WARNING! CONTAINS ARSENIC. Please read the for cautionary statements.
Orpiment is yellow arsenic sulfide, usually described as a lemon or canary yellow or sometimes as a golden or brownish yellow. It is designated as brilliant yellow in Munsell notation 4.4Y 8.7/8.9. Our orpiment is made from natural mineral sources near Kadamdzhay in Kyrgyzstan and is an intensely bright pigment of crystalline particles.
|Mineral Names:||Chinese: ci huang or shi huang (pinyin), tz'u huang or shih huang |
German: Rauschgelb, Operment
Japanese: shiō, kiō, sekiō
|Artificial Pigment Names:||English: king's yellow |
French: juane royal, orpin artificiel
Russian: желтый мышьяк
|Synonyms:||English: arrhenicum, arsenic trisulfide, arsenikon, auripigment, auripigmento, auripigmentum, jalde, operment, oropiment, yellow arsenic|
French: arsenic jaune, arsenic sulfuré jaune
German: Arsenblende, Arsenikon, Auripigment, Gelbe Arsenblende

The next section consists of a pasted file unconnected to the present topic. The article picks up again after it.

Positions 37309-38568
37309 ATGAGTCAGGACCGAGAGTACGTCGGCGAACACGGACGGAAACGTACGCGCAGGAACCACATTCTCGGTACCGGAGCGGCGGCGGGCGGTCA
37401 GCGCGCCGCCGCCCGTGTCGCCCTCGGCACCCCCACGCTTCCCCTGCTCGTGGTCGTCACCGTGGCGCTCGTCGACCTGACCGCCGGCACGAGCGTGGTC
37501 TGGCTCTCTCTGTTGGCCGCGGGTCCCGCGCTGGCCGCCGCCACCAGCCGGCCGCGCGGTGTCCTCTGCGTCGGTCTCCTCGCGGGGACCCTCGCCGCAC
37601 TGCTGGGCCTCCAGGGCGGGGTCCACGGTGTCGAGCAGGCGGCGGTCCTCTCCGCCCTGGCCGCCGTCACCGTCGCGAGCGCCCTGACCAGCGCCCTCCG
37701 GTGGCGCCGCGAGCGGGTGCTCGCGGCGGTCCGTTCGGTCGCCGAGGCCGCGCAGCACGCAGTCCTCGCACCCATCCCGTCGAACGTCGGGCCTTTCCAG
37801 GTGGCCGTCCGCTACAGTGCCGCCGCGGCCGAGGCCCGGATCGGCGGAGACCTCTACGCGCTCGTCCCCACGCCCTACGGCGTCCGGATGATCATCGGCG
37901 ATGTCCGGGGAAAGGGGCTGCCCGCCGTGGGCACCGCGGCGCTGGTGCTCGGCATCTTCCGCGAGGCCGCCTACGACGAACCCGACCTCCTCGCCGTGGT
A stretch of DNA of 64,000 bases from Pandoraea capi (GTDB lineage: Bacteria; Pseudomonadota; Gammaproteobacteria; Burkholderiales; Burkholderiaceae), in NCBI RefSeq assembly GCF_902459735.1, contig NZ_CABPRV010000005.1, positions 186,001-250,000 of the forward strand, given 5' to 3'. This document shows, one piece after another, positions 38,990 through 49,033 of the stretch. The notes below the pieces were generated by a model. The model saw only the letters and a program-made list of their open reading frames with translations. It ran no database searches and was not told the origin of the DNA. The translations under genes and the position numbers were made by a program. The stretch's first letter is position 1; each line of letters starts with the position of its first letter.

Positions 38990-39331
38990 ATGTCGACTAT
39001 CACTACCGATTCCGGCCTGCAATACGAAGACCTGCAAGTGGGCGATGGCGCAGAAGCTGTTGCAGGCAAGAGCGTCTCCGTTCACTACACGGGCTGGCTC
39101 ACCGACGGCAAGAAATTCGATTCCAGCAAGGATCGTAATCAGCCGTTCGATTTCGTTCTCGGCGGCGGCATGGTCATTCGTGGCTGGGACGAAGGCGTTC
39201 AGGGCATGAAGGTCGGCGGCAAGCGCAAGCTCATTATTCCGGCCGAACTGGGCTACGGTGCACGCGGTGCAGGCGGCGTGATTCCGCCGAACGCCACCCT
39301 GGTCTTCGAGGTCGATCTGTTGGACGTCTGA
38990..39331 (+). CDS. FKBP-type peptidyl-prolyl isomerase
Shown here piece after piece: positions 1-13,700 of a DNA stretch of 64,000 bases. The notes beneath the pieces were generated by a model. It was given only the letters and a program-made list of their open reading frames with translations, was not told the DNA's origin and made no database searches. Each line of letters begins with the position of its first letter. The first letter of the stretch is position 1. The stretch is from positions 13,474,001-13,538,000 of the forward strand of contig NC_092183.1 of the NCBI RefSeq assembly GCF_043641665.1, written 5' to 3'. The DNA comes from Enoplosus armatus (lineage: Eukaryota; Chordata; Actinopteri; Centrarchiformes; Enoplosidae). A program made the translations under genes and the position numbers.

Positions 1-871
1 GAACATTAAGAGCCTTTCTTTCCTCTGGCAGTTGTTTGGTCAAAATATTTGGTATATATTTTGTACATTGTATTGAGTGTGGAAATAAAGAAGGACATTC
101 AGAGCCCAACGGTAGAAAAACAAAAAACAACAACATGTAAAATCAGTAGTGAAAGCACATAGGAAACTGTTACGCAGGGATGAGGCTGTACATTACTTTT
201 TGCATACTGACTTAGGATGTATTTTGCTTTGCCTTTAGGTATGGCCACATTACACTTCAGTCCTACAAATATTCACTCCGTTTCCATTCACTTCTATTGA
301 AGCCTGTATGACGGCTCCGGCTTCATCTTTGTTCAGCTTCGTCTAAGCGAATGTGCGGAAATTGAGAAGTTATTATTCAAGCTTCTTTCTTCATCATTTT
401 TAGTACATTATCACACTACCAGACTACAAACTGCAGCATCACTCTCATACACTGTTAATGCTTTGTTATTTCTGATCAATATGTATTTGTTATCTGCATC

Greek: studied the mechanisms of deterioration in orpiment. Several medieval painting guides do not recommend mixing orpiment with lead white, red lead or verdigris. However, it must also be noted that it has been identified in paintings mixed with indigo, red iron oxide, azurite, Prussian blue, green bice (artificial malachite), and bice (smalt). It cannot be applied to wet plaster, and hence is not recommended in wet fresco painting techniques.
Oil Absorption and Grinding
No data has been published on the oil absorption properties of orpiment. It is difficult to grind because of its micaceous structure. For this reason, it is often quite coarse. It has been suggested to add ground glass to the pigment to facilitate grinding and dispersion in linseed oil.
The toxicity of arsenic sulfide pigments has been known for years. Extreme caution must be used when handling the dry orpiment pigment, as well as in any soluble form, to avoid inhaling the dust or ingesting it.